Will the Housing Rebound Last? The Devil's In the Data
When the COVID-19 outbreak led to sweeping shutdowns across the U.S. in the early spring, few analysts and pundits believed the following statement would hold true at the start of the summer: the U.S. housing market is on solid footing.
The most up-to-date and precise industry data now shows that the market has rebounded nicely since ending its freefall in mid-April. This bounce back is continuing even as COVID-19 cases spike throughout the southeast and southwest.
Last week’s home sale volume was up 13.7% nationwide compared to the week ending March 13, which was the point in which many pandemic restrictions were first implemented. This brings total listings under contract to more than a million since early March. Despite all of this spring’s headwinds, contract volume is down only 0.9% versus the same period last year.
The combination of steady demand, low interest rates and continued access to credit has underpinned a strong homebuying surge over the course of May and June. The market has also greatly benefited from listing agents and sellers gradually adapting to virtual showings and utilizing new online tools to improve remote viewing processes.
But the pandemic is constantly reminding us that markets can shift on a dime. It’s extremely difficult to predict how housing fundamentals and the overall economy will react to a true second wave of COVID-19, the end of the Paycheck Protection Program, the unpredictability of another stimulus package, and uncertainty linked to the 2020 election cycle. A temporary resurgence is certainly no guarantee of long-term stability.
Current homeowners, prospective buyers and lenders face a number of unknowns as a result of the pandemic. Fortunately, there is ample data available to track the housing market’s gyrations and inform pragmatic decisions. Consider starting with the following:
1. Assess the volume of new home listings each week to stay current on the national supply and demand picture. New listings are currently down 24.4% nationwide compared to the week ending March 13. While this drop has naturally dragged down the overall volume of sales, the lack of saturation in the market has helped fuel sustained demand and keep prices relatively stable. The listing lull has also signaled that homeowners are not rushing to sell their homes because they need to downsize due to financial hardship. With this context in mind, savvy market participants should keep a close eye on the “supply deficit” because a disproportional surge in listings could signal the economic impact of the pandemic is beginning to hit households and result in downward pressure on home prices.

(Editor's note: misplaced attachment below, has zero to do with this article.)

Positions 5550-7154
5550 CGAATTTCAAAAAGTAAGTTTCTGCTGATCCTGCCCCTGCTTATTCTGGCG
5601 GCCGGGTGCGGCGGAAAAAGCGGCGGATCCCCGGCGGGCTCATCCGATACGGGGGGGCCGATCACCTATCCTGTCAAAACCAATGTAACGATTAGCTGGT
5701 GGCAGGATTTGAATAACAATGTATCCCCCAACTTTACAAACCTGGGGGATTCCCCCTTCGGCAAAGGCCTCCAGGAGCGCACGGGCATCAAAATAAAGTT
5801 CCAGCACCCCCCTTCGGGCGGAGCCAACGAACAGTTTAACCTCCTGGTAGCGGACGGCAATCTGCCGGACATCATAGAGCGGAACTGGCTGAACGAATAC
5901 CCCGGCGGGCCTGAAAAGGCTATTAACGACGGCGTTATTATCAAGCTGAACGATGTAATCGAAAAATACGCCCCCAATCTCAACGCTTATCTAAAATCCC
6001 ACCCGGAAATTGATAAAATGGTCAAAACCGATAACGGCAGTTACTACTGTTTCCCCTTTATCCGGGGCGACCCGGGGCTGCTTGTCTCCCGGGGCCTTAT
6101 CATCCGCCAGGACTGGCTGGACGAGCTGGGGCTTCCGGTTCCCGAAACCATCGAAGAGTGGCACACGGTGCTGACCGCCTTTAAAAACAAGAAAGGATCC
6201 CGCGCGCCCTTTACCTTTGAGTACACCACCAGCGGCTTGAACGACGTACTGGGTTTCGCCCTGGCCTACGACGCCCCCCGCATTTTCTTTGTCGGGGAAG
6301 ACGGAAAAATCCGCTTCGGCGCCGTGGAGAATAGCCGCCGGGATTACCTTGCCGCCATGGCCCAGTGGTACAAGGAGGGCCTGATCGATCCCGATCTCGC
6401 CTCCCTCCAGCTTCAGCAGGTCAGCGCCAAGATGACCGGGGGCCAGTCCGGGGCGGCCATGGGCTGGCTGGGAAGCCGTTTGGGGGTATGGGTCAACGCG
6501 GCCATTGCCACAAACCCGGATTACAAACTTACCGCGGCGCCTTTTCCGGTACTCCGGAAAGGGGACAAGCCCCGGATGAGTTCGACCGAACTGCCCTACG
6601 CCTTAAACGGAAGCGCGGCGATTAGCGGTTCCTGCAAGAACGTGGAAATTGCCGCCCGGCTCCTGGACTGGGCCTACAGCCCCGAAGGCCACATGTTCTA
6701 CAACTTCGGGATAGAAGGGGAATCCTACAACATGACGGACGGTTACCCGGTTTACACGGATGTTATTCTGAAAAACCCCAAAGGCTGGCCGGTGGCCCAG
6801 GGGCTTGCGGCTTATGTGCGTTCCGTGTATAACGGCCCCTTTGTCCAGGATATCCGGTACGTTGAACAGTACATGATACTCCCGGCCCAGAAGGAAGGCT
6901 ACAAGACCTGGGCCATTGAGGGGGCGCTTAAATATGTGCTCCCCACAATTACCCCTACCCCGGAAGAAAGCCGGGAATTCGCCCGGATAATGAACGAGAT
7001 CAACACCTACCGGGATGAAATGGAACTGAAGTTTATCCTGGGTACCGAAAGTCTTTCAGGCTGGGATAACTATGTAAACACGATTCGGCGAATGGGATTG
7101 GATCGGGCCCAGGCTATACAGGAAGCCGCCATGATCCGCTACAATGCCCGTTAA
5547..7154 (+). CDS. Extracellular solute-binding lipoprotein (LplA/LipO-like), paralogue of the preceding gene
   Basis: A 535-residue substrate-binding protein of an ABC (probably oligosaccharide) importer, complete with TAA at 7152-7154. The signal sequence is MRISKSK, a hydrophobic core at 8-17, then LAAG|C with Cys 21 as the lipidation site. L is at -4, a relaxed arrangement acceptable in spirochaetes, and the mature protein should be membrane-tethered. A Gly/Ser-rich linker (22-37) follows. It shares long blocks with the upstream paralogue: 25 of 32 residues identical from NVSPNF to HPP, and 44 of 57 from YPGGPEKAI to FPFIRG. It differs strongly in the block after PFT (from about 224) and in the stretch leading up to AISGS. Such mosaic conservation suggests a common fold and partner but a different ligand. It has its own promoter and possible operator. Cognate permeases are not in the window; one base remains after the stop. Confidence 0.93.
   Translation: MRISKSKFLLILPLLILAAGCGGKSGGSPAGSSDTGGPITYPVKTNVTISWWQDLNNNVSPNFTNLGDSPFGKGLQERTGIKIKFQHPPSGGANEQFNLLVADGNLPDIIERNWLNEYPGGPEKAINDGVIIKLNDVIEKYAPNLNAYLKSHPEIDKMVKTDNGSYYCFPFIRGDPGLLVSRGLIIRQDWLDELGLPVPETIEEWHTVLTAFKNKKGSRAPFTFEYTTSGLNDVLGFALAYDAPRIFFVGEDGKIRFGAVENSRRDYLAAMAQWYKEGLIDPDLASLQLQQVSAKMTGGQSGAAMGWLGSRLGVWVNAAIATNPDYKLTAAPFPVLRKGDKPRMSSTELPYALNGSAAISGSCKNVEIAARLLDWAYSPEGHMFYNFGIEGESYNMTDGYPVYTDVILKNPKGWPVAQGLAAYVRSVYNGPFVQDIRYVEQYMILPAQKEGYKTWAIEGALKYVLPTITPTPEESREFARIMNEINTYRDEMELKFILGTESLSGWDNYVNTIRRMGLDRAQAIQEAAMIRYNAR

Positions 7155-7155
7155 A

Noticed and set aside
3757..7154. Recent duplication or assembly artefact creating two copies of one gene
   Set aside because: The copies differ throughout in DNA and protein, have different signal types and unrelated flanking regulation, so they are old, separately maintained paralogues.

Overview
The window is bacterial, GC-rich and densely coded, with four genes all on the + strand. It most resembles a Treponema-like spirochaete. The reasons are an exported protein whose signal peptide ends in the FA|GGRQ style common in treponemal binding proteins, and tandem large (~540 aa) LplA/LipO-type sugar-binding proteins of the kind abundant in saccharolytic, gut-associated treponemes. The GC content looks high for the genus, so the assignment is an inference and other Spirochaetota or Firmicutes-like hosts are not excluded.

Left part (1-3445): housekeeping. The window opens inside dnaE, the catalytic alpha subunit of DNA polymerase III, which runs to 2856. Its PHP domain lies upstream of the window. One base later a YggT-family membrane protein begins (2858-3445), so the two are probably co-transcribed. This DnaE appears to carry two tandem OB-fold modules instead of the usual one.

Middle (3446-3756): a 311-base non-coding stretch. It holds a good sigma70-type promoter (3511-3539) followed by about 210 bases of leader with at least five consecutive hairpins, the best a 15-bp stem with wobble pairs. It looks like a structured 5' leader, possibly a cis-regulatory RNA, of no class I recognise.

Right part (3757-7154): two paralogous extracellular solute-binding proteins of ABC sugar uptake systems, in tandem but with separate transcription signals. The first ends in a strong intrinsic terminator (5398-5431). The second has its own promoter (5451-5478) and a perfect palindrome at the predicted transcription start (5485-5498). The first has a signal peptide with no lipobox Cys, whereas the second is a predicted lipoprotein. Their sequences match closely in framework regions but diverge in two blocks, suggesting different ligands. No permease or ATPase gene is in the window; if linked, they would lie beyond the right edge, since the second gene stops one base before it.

2. When evaluating home sale figures, look at which “price ranges” are moving. One of the most encouraging aspects of the housing market’s spring rebound is that it was clearly driven by middle class and working class homebuyers. Since the week of March 13, nearly 90% of sale contracts have been for houses worth $600,000 or less. Demand for starter homes and moderately-priced homes is poised to keep up in the near-term based on the fact that approximately 92% of the “supply deficit” is concentrated in the $0 to $600,000 price range. Some opportunistic sellers may view this as a catalyst for listing a home now, while discerning and patient acquirers might consider holding their dry powder until the supply-side normalizes.
3. Review the significant amount of state-level information available. Although national home sale data often grabs the headlines, the bigger story has been what is occurring at the state level. At least 39 states – including Florida, Texas and New Jersey – are “seller’s markets” right now based on inventory imbalances. If inventory balances out in a state, however, it could quickly impact a home’s listing price and time on the market. This is why staying on top of state data is an important supplement to tracking neighborhood-specific information.
While this explosion of available housing market information may seem overwhelming, focusing on a few key national and state indicators is simple. Organizations such as HouseCanary, Zillow and the National Association of Realtors each publish a considerable amount of free and digestible data on an ongoing basis.
Whether you’re a potential first-time homebuyer or an investor with a portfolio of 100 houses, don’t try to navigate the road ahead without the right data. The lessons of past financial crises are littered with impulsive and unnecessarily risky real estate investments that could have been avoided by analytical decision-making.